Recovery depends on how healthy the individual and their immune system. Most of those who have died were already in poor health, but unlike the Ebola, which had close to a 90 per cent death rate, the coronavirus has a much lower death rate. Of the 80,000 infected people, 3,000 have died and 27,000 have fully recovered. facts coronavirus

How does it spread?

The virus spreads mainly person to person, similar to influenza, from being in close contact with one another – about 1.5 meters. Spending extended time, in the range of hours, in the same space with infected people also increases the chances of contracting it.  It spreads through respiratory droplets when the infected person coughs or sneezes. 

What are the symptoms?

  • Fever
  • Cough
  • Shortness of breath
  • Breathing difficulties

Do face-masks help?

Yes, to a certain extent. Facemasks block splashes and large-particle droplets but do not filter all the small particles in the air from coughs or sneezes due to the imperfect fit around the wearers face. Masks which provide a perfect fit, such as the N95 respirator, effectively filter the virus out. However, these are bulk, expensive and not recommended as a preventative measure.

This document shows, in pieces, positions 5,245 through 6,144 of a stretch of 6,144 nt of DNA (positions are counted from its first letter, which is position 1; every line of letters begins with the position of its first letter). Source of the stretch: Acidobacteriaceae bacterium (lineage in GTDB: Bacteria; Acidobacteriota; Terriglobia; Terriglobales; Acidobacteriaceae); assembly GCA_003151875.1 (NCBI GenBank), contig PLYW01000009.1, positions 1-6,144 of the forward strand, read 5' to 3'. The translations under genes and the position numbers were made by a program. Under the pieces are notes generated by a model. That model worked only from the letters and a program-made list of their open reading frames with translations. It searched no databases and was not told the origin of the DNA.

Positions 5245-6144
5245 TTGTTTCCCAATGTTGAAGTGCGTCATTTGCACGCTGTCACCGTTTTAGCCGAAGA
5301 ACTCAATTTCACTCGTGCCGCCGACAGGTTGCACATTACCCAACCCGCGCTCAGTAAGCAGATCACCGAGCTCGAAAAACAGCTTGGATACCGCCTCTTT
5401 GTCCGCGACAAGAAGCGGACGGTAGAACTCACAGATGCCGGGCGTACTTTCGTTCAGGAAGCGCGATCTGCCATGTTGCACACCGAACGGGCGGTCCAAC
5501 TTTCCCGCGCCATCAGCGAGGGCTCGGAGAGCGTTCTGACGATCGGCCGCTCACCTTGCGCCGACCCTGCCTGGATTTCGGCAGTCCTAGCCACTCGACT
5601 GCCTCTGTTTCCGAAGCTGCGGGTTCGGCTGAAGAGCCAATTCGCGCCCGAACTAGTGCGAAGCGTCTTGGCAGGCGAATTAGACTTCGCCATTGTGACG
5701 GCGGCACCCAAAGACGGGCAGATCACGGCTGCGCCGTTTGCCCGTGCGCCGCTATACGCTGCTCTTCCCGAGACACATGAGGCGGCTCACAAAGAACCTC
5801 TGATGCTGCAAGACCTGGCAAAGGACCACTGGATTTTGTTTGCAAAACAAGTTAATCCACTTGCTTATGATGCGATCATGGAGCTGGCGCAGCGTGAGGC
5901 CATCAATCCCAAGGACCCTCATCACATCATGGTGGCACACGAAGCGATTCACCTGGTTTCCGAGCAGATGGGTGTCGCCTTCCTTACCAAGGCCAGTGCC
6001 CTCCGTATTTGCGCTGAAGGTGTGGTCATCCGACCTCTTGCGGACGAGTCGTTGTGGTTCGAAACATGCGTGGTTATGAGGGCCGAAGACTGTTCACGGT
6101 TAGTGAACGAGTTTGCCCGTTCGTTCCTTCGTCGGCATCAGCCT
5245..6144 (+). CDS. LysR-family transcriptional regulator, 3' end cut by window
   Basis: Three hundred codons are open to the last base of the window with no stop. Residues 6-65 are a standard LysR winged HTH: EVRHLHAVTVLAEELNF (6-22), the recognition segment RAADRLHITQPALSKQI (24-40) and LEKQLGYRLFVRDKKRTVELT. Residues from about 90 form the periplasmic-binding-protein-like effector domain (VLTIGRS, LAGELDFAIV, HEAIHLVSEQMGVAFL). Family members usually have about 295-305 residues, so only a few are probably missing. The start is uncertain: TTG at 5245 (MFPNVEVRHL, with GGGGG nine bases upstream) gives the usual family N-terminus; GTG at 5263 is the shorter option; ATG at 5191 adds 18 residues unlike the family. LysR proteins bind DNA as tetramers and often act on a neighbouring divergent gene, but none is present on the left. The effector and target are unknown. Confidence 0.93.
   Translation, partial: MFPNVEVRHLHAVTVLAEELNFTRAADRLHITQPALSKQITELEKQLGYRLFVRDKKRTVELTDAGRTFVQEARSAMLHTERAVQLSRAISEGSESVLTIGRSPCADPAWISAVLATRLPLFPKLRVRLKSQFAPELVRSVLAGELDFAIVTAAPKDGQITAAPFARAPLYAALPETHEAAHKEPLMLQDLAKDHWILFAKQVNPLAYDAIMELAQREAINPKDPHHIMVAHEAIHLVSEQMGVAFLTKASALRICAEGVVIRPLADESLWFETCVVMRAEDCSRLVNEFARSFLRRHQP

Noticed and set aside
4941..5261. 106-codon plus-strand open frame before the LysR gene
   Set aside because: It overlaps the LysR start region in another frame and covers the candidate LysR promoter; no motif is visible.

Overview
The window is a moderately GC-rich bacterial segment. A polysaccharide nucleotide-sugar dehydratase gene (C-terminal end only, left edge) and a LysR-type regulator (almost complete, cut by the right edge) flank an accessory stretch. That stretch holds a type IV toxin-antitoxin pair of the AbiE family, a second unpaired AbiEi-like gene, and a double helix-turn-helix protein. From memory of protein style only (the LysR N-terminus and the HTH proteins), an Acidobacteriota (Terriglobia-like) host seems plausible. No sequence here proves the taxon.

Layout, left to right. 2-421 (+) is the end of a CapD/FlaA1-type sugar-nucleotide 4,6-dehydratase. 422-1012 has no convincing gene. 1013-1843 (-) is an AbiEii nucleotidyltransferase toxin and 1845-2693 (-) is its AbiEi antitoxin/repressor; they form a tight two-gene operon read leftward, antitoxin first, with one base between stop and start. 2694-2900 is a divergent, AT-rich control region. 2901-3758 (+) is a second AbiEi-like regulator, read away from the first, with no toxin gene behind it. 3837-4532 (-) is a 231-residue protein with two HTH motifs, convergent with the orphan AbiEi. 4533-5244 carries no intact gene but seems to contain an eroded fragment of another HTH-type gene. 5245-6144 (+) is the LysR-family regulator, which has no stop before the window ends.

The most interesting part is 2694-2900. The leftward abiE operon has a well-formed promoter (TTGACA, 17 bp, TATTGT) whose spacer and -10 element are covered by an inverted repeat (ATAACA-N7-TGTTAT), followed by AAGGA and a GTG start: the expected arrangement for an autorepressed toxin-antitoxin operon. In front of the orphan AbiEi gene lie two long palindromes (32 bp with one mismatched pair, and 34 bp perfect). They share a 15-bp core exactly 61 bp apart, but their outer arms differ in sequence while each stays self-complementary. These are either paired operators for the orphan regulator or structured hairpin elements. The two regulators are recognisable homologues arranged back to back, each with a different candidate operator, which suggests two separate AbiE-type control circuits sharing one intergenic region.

It is important to remember that many of those who contract coronavirus will experience only mild symptoms and most people are expected to make a full recovery.

What can you do to prevent it?

There is no vaccine for the virus yet, and only general preventative measures are recommended by the Center for Diseases Control. 

  • Wash your hands often with soap and water for at least 20 seconds. Use an alcohol-based hand sanitizer that contains at least 60% alcohol if soap and water are not available. 
  • Avoid touching your eyes, nose, and mouth with unwashed hands.
  • Avoid close contact with people who are sick.
  • Stay home when you are sick.
  • Cover your cough or sneeze with a tissue, then throw the tissue in the trash.
  • Clean and disinfect frequently touched objects and surfaces.

Is there any treatment for it?

There is no specific antiviral treatment that has been recommended against the virus. The key to a quick recovery is staying hydrated, resting, and relieving the symptoms. facts coronavirus

It is important to remember that many of those who contract coronavirus will experience only mild symptoms and most people are expected to make a full recovery. However, it can pose a particular risk for elderly people and those with pre-existing problems such as diabetes or cancer, or weak immune systems.

By Viktor Mák 

Born in Jászberény in the Hungarian countryside, Viktor studied and worked in the United States. He recently returned to Hungary and finished a degree in Public Administration at the Central European University. During the day, he works in political communication. In his free time busies himself with activism fighting for a quality, well funded and accessible education system in Hungary. Check out his latest articles right here!

Headed by Kafkadesk's chief-editor Jules Eisenchteter, our Prague office gathers over half a dozen reporters, editors and contributors, as well as our social media team. It covers everything Czech and Slovak-related, and oversees operations from our other Central European desks in Krakow and Budapest.